By performing .01 injections, spaced out about 3/4 to 1” apart using Hyaluronic Acid, you can not only increase fullness and firmness to mature or sagging skin, but also increase your patient/ client’s natural production of collagen by introducing Hyaluronic acid into the epidermis.
This same technique can be used with other beneficial gel-like serums like mesotherapy serums with .01 or .02 injections.
This is one of the great things that the Hyaluron Pen can do that your standard needle injection cannot. With its ability to spray the filler in rather than straight lines of injection, you cover larger areas with a single injection, and the filler begins to travel within that zone producing more collagen.
In this lesson we are going to go over the body of the Hyaluron Pen. We will discuss how the pen works, the design and the ampoules we use to inject the product. We will also discuss the additional items needed to complete your procedure from start to finish. Make sure to take notes as we proceed with the visual demonstration.
• Hyaluron Pen
• Hyaluronic Acid Syringe
• Needle Tip for Filling Ampoule
• Loading Ampoule
• Prepping The Area For Injection
• Pen Placement
• Dispensing Product
• Removing Ampoule
• Sterilizing your Pen
You will find that most hyaluronic acid gels or fillers will come in a separate syringe. This means that you will need to fill your ampoules, properly transferring the product from the syringe to the ampoule. Purchasing dispensing tips to attach to the syringe will help the product enter the ampoule with ease and less air bubbles. Again, we want to remind you that it is important to always purchase your ampoules in the corresponding amount to your hyaluron pen (eg. .5ml ampoules for .5ml pen, .3ml ampoules for a .3ml pen). Once you have opened your hyaluronic acid, it is important to keep it refrigerated. In most cases, it will be good for one year unopened on the shelf or six months once opened and refrigeration but please check with your Hyaluronic Acid brand manufacturer to be sure of their storing instructions. The following videos will show you how to properly fill your ampoules, load them into your hyaluron pen, and store them after being filled.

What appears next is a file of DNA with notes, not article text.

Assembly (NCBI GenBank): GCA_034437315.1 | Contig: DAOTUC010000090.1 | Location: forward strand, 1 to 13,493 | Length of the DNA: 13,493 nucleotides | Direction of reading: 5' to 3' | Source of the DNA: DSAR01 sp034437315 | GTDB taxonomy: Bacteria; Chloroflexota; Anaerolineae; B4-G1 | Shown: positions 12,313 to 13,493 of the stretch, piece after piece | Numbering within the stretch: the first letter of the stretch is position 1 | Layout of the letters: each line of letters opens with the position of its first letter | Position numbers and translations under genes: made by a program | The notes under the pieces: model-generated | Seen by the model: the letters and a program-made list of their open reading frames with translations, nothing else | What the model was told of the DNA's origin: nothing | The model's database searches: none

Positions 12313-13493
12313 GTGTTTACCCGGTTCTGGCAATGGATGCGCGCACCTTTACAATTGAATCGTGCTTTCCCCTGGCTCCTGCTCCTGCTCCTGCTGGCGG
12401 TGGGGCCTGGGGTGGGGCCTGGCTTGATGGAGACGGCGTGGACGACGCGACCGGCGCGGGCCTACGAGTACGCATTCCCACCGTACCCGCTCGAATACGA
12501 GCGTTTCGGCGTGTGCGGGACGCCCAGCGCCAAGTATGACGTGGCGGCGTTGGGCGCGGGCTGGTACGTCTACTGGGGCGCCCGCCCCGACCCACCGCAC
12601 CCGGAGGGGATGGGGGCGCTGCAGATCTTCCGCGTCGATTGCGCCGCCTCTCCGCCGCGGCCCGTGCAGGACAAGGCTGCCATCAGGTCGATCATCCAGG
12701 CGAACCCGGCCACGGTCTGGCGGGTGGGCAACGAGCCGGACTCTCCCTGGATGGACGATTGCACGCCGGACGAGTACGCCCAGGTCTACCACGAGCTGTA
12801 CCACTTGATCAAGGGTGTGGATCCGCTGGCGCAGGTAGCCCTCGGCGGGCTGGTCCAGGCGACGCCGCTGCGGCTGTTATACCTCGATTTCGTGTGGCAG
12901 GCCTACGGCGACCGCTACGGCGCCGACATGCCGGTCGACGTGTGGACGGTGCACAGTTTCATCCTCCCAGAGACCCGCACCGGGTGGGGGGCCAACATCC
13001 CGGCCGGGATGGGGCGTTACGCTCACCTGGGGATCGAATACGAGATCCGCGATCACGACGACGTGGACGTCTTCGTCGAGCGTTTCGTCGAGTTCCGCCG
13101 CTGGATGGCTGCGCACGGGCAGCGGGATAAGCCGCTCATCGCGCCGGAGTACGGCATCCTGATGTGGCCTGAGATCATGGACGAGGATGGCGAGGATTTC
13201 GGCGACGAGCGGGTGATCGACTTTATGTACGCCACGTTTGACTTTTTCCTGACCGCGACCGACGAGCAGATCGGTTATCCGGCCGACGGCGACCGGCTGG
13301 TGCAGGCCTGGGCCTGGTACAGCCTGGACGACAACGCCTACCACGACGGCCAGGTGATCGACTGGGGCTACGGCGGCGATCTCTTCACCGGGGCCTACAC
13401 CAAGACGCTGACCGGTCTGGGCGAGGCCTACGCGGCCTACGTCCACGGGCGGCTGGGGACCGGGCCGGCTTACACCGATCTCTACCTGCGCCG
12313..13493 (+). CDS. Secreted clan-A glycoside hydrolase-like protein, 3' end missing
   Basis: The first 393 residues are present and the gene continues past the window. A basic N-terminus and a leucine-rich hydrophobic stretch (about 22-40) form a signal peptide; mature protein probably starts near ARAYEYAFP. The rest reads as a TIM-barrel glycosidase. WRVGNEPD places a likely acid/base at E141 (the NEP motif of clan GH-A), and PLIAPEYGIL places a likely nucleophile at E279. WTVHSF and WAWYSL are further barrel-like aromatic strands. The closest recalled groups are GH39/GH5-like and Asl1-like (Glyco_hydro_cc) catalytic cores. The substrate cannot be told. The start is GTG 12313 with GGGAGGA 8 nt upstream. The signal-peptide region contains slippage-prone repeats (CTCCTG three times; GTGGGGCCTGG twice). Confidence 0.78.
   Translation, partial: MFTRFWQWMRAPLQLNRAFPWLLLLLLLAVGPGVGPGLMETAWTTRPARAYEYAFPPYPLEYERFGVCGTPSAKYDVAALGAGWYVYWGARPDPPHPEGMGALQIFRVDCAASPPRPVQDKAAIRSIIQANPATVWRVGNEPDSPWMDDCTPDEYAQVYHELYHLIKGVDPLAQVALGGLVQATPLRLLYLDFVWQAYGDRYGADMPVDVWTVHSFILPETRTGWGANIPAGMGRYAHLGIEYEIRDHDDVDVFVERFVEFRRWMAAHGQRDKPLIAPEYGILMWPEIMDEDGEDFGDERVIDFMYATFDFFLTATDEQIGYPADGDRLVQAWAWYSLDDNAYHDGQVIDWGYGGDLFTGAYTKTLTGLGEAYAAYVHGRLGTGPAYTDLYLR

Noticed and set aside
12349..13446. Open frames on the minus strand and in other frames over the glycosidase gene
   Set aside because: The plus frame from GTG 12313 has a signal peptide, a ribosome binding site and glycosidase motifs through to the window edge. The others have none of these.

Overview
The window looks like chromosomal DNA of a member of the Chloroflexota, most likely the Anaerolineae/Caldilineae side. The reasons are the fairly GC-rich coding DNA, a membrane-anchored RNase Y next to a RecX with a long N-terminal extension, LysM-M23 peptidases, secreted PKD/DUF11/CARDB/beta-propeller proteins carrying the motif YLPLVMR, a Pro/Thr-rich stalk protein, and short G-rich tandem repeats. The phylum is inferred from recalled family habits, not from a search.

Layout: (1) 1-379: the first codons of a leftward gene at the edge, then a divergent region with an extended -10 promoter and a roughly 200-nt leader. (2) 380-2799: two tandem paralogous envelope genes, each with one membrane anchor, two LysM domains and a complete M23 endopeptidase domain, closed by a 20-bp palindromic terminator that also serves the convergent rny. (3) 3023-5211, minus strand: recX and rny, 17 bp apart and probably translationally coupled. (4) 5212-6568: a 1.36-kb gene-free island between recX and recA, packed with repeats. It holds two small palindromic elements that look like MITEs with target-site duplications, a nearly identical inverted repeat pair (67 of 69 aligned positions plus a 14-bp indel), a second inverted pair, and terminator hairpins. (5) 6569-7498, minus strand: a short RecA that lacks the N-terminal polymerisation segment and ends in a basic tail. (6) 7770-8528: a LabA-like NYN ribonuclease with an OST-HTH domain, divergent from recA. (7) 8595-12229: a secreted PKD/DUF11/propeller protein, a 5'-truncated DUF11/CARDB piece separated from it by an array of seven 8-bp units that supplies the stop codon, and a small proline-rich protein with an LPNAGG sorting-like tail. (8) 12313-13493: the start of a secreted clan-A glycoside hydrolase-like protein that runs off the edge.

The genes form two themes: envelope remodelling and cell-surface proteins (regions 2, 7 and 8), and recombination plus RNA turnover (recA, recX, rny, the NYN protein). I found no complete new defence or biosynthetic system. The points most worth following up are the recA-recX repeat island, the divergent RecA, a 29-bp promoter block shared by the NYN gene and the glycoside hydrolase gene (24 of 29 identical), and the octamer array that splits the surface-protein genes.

These are the proper materials that you should have included your table setup. Next to each one is a brief description why they are necessary.
• Table Towel- this will essentially be your placemat used to keep your items sanitary